In his thesis, Rafael Laso Pérez worked on a group of microbes called archaea. Archaea are different than bacteria and for a long time they have not been so deeply investigated.
Laso Pérez has contributed to unravel the role of archaea in the degradation of hydrocarbons in deep-sea sediments. He describes archaea with a novel pathway to degrade hydrocarbons in the absence of oxygen. The archaea using this mechanism are found in diverse hydrocarbon-rich environments like oil and gas seeps and deep reservoirs. This indicates a so far unexplored role of these organisms in hydrocarbon degradation and opens up for a lot of exciting future research.
“Especially important was the discovery of a new pathway to degrade butane. This has opened up a new field of research in archaea and could potentially be applied in the future to produce biofuels,” said Laso Pérez. In 2018, he graduated “With Distinction”.
The Otto Hahn Medal
This year marks the 42nd anniversary of the Otto Hahn Medal, bestowed by the Max Planck Society to honour its best junior scientists. The medal, endowed with 7,500 Euros, aims to motivate the winners to pursue a career in research.
Like very few others, Otto Hahn epitomised scientific excellence in his own life, alongside the struggle for progress on both a personal and a societal level. It was in his late twenties that Otto Hahn began his exceptionally fruitful cooperation with Lise Meitner, which led to the discovery of nuclear fission for which he received the Nobel Prize in Chemistry in 1944. As President he attended to the successful transformation of the Kaiser Wilhelm Society into the Max Planck Society starting in 1946.
“Rafael Laso Pérez has performed ground-breaking research on the role of archaea in the degradation of non-methane hydrocarbons”, said Prof. Dr. Antje Boetius, who supervised the thesis together with Dr. Gunter Wegener. “It includes the hallmark finding that methyl-coenzyme M reductases – an enzyme group that seemed to be restricted to the metabolism of C1-compounds – participate also in the anaerobic degradation of short-chain alkanes. The findings of his studies are intriguing for microbiology, biogeochemistry and especially also the evolution of archaea.”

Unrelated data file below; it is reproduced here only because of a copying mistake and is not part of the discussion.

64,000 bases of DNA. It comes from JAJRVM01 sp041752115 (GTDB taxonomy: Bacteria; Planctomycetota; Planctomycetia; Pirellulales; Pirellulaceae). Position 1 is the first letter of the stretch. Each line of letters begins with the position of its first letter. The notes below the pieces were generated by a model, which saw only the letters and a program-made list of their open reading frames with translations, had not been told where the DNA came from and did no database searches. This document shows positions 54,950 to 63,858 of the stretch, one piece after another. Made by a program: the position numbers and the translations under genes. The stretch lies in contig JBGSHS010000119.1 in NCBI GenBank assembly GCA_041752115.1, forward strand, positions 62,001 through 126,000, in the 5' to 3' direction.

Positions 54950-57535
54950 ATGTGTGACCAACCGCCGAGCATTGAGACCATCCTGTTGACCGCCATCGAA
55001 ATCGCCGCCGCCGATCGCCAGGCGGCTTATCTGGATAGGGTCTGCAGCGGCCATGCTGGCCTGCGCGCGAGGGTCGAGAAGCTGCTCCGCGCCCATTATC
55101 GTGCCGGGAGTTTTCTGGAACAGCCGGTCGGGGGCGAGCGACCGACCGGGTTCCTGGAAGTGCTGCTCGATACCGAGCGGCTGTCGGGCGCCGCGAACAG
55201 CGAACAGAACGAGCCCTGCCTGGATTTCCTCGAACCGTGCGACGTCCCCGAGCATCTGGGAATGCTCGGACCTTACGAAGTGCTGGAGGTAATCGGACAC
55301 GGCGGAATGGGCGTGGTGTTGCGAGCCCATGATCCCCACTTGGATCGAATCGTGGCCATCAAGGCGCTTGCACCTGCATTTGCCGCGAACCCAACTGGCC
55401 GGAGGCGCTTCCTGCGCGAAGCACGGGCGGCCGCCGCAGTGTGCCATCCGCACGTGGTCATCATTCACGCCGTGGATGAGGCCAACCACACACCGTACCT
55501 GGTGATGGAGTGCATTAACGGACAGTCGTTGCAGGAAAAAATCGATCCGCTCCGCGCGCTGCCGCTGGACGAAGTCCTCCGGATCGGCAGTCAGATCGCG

With the Otto Hahn Medal, the Max Planck Society honours its best doctoral students. Especially gifted young scientists should be motivated to pursue a university or research career. “I am deeply honoured to receive the Otto Hahn Medal. This encourages me to continue learning, researching and being curious about the entire world,” Laso Pérez said. The fact that so little is known about archaea compared to bacteria was one of his main motivations during his PhD. “I loved to shed light on funky metabolisms and microorganisms.”
“This work would not have been possible without the support of my supervisors Gunter Wegener and Antje Boetius. I am very grateful for their support,“ Laso Pérez adds.